632 and 1227 (composites of parts from the 12th to the 14th centuries)

12th/13th

905, 906, 1310, 1341, 1897, 2311

13th

52, 55 60, 74, 107, 121, 128, 136, 141, 147, 167, 170, 192, 198, 204, 219, 220, 227, 248, 260, 284, 291, 292, 293, 303, 305, 309, 327, 328, 342, 359, 361, 362, 384, 388, 390, 410, 449, 469, 473, 477, 479, 482, 483, 484, 496, 500, 501, 511, 519, 533, 534, 546, 553, 554, 558, 573, 574, 592, 593, 597, 601, 663, 666, 677, 684, 685, 689, 691, 696, 705, 714, 715, 725, 729, 737, 757, 759, 775, 811, 820, 825, 830, 835, 840, 897, 898, 900, 912, 914, 966, 969, 970, 981, 995, 997, 999, 1000, 1004, 1008, 1011, 1015, 1016, 1031, 1050, 1052, 1053, 1057, 1069, 1070, 1072, 1087, 1089, 1094, 1103, 1107, 1129, 1148, 1149, 1150, 1161, 1177, 1201, 1205, 1206, 1208, 1213, 1215, 1226, 1238, 1255, 1285, 1339, 1352a, 1400, 1594, 1597, 1604, 1622, 1717, 1717, 1728, 1731, 1736, 1740, 1742, 1772, 1855, 1858, 1922, 1938, 1941, 1956, 1972, 1992, 2111, 2119, 2140, 2141, 2236, 2353, 2376, 2380, 2390, 2409, 2420, 2423, 2425, 2457, 2479, 2483, 2502, 2534, 2540, 2558, 2568, 2584, 2600, 2624, 2627, 2631, 2633, 2645, 2646, 2658, 2660, 2665, 2670, 2696, 2699, 2724, 2761

13th/14th

266, 656, 668, 1334, 2499, 2578

14th

18, 45, 53, 54, 66, 109, 155, 171, 182, 185, 190, 201, 214, 223, 232, 235, 243, 246, 290, 308, 316, 324, 358, 367, 369, 381, 386, 393, 394, 402, 404, 409, 412, 413, 414, 415, 417, 425, 426, 480, 492, 494, 498, 512, 521, 523, 540, 577, 578, 586, 588, 594, 600, 603, 604, 628, 633, 634, 644, 645, 648, 649, 680, 686, 690, 698, 718, 727, 730, 731, 734, 741, 758, 761, 762, 763, 764, 769, 781, 783, 784, 786, 789, 790, 794, 797, 798, 802, 806, 818, 819, 824, 833, 834, 836, 839, 845, 846, 848, 858, 864, 866a, 867, 889, 890, 904, 921, 928, 938, 951, 952, 953, 959, 960, 977, 978, 1020, 1023, 1032, 1033, 1036, 1061, 1062, 1075, 1099, 1100, 1119, 1121, 1185, 1189, 1196, 1234, 1235, 1236, 1248, 1249, 1252, 1254, 1283, 1328, 1330, 1331, 1345, 1350b, 1356, 1377, 1395, 1445, 1447, 1476, 1492, 1503, 1504, 1516, 1543, 1547, 1548, 1572, 1577, 1605, 1613, 1614, 1619, 1637, 1723, 1725, 1726, 1732, 1733, 1741, 1746, 1747, 1761, 1762, 1771, 1856, 1859, 1899, 1902, 1918, 1928, 1929, 1952, 1975, 2085, 2160, 2261, 2266, 2273, 2303, 2309, 2310, 2355, 2356, 2406, 2407, 2431, 2441, 2454, 2466, 2484, 2503, 2593, 2626, 2629, 2634, 2651, 2653, 2666, 2668, 2679, 2698, 2716, 2765, 2767, 2773, 2774, 2775, 2780, 2783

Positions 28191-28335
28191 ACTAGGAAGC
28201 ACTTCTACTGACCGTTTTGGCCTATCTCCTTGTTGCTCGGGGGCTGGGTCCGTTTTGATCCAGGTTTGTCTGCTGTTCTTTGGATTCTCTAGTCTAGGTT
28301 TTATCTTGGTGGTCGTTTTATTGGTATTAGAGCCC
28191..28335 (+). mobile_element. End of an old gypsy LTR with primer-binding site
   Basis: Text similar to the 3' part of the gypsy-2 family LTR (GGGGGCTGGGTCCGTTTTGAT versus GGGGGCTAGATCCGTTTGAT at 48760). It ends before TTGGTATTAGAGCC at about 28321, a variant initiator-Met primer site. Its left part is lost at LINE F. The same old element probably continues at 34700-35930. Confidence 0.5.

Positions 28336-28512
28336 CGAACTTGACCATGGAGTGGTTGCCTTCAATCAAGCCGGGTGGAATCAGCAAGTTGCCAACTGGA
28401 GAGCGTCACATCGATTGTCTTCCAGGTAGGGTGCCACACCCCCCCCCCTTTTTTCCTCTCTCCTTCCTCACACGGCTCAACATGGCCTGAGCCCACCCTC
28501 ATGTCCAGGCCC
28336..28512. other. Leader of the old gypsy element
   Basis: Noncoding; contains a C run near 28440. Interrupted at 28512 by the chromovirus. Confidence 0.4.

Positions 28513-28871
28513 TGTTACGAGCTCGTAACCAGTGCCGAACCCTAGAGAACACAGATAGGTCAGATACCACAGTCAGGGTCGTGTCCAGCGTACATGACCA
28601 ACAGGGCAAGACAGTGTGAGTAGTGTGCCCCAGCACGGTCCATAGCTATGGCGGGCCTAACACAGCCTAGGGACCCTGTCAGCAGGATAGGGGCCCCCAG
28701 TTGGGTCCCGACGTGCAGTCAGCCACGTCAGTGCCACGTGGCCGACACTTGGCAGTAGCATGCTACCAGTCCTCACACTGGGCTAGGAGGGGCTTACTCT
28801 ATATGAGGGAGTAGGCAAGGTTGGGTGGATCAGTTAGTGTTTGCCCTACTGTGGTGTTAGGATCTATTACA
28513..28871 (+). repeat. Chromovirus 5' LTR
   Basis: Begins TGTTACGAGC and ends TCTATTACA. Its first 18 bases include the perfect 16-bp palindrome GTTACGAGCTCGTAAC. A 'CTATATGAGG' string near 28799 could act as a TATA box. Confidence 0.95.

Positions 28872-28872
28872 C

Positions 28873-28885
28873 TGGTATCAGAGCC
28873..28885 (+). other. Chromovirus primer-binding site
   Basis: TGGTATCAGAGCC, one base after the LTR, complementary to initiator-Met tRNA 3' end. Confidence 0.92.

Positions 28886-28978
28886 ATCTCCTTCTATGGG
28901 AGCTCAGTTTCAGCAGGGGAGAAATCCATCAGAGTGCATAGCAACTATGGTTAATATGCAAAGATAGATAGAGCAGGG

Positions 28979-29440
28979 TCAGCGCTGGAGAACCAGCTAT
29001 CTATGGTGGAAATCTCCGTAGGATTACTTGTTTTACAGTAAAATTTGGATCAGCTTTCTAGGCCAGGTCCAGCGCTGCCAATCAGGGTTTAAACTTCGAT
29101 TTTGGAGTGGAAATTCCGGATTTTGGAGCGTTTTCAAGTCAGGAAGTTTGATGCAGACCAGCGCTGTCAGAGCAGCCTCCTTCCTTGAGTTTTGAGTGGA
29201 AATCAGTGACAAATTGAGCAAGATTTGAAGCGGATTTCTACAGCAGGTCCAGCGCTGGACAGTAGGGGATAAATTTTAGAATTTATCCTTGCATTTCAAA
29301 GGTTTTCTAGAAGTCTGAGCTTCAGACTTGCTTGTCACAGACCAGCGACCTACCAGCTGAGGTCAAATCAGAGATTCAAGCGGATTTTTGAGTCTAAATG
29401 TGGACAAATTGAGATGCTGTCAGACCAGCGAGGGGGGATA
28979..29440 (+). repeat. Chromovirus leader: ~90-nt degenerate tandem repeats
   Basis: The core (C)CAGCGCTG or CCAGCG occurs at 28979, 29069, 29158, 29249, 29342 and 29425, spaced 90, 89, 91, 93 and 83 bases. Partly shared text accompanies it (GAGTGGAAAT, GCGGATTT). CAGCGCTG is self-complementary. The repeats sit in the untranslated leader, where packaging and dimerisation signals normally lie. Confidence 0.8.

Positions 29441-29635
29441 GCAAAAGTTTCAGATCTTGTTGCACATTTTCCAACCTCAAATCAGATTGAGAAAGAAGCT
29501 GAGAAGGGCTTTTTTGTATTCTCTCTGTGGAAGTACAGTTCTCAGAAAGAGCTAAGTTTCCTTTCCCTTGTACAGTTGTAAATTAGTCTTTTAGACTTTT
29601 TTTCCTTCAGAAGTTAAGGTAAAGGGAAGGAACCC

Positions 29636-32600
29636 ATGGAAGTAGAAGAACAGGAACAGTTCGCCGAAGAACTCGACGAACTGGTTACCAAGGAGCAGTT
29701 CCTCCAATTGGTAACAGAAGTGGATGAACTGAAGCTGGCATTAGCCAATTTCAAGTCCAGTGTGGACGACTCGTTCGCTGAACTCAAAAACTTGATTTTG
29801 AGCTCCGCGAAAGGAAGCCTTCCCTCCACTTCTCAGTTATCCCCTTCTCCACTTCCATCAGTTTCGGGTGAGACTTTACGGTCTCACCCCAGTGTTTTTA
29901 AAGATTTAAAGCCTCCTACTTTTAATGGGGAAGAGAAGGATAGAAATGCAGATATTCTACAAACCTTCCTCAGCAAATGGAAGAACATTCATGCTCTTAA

15th

30, 47, 58, 70, 149, 285, 286, 287, 288, 313, 368, 373, 379, 380, 385, 418, 432, 446, 448, 493, 525, 541, 575, 616, 664, 694, 739, 801, 841, 844, 853, 880, 955, 958, 961, 962, 1003, 1017, 1018, 1024, 1026, 1059, 1060, 1105, 1202, 1232, 1233, 1247, 1250, 1260, 1264, 1482, 1508, 1617, 1626, 1628, 1636, 1649, 1656, 1745, 1750, 1757, 1763, 1767, 1876, 1882, 1948, 1957, 1958, 1964, 1978, 2003, 2175, 2178, 2221, 2352, 2418, 2452, 2455, 2554, 2673, 2675, 2691, 2704, 2729